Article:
We left in the usual cluster of a field, shoulder to shoulder, headed out over a muddy and bumpy stretch of field. I always wonder when that's gonna go bad, but it doesn't happen today. We get out past a few fast stretches and I feel okay. Like I could pedal harder, but am bent on riding smart and staying up. I'm not trying to prove anything today. If I get a top 30 finish, I'd be happy with that. As muddy turn, bog, straightaway, and barrier go by, lap by lap, it becomes apparent that I feel pretty good. I somehow have not slumped into a sick and dying ball of cold, wet misery. I find Luke Demoe who got 3rd last week and stick on him, pacing myself and letting him dictate speed while I focus on lines and who's behind us.
All is well on the final lap. I trade places a few times with at least one other singlespeeder before using some lagging B's to shield a clean pass and getaway through the corners. After getting around a couple more riders who went down on the pavement transition, I am trailing Luke on through the last barn, ready for the last right, left right toward the finish. I can sense a top finish, though it seems Luke's not as fast as last week running fixed again. But I know he's a strong rider, so I feel good. As we exit the barn, I lose my racelong cool head of riding carefully, and pedal a little too hard a bit too early and my rear wheel spins out. I hit the deck, taking a couple followers with me. As I get up and remount, at least two more bike fly by, and they are not B's, but singlespeeders. As I slowly remount in the mud, trying to get back into my pedals, and spinning tires, another SS goes by on my left, only this one returns the favor and falls, taking me out. I'm on the ground looking at the finish and I see about five more bikes leaving the barn out of the corner of my eye and then look back to my left. The bike that took me down is a singlespeed. I feel like everything is simultaneously moving in hyper-speed and slow motion. I clammer to my feet dragging my bike out from underneath the fallen rider and start running. It's like a bad dream, the one where you can't yell for help, or uh, like you're running though mud. As the soft buzz of bikes comes around the last corner I finally get traction and lunge toward the finish line, pushing my bike forward across the line as both mounted riders and the singlespeeder who was momentarily in the dirt next to me come up on my left.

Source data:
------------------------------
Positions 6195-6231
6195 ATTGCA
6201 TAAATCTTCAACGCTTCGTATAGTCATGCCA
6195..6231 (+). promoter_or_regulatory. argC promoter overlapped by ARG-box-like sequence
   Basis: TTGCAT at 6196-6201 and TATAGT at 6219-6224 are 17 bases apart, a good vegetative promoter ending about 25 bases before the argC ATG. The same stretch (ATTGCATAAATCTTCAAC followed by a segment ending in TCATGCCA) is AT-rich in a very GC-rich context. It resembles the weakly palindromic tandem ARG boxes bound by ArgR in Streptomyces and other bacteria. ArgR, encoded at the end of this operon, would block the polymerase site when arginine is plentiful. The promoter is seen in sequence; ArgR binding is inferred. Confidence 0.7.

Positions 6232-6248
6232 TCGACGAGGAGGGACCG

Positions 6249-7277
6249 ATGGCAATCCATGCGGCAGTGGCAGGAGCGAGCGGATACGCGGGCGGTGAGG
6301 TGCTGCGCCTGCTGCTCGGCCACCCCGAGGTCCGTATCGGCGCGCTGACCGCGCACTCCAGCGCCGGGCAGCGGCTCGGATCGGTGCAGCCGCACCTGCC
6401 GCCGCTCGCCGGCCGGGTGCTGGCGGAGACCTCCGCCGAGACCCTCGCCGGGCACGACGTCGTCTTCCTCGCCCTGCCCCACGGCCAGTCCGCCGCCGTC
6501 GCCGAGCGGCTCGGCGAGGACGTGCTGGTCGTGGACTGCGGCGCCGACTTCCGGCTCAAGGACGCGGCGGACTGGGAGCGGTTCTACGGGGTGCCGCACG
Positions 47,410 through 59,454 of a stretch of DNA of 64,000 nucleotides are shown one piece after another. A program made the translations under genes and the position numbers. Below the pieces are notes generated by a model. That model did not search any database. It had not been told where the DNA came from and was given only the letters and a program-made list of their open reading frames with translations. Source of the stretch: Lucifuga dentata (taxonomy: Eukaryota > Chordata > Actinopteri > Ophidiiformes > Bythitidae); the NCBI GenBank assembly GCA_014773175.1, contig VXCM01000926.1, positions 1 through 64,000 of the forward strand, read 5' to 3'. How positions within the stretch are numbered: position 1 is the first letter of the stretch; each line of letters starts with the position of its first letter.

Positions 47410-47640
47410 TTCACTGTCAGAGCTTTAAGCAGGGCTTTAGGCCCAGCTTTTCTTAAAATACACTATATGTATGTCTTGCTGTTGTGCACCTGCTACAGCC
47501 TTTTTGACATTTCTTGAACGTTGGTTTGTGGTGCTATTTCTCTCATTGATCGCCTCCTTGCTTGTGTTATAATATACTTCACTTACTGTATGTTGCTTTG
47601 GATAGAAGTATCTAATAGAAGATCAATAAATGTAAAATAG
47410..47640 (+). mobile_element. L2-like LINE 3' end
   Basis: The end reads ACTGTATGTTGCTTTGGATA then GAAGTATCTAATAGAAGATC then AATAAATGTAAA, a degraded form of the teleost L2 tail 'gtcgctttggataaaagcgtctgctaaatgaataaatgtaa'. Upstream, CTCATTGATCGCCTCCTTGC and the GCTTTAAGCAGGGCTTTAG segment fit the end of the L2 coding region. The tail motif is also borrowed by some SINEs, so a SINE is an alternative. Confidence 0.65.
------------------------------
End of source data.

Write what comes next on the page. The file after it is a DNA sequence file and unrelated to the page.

It was nuts to finish like that. So close to a single digit finish, only to slip and fall twice in the closing stretch. It was a great way to end the race. This was the hardest race to get to for me, and I pushed my better senses aside to possibly wreak havoc on my system, but in the end I was holding a 40 and smiling, covered in mud.
I know that I'm speaking for everyone when I say I had a great time out there. The nastier it gets, the more you feel like a kid throwing a football around in mud. Next week is Halloween in Astoria, we'll be camping the entire weekend. If it's anything like this, it will be a memorable weekend.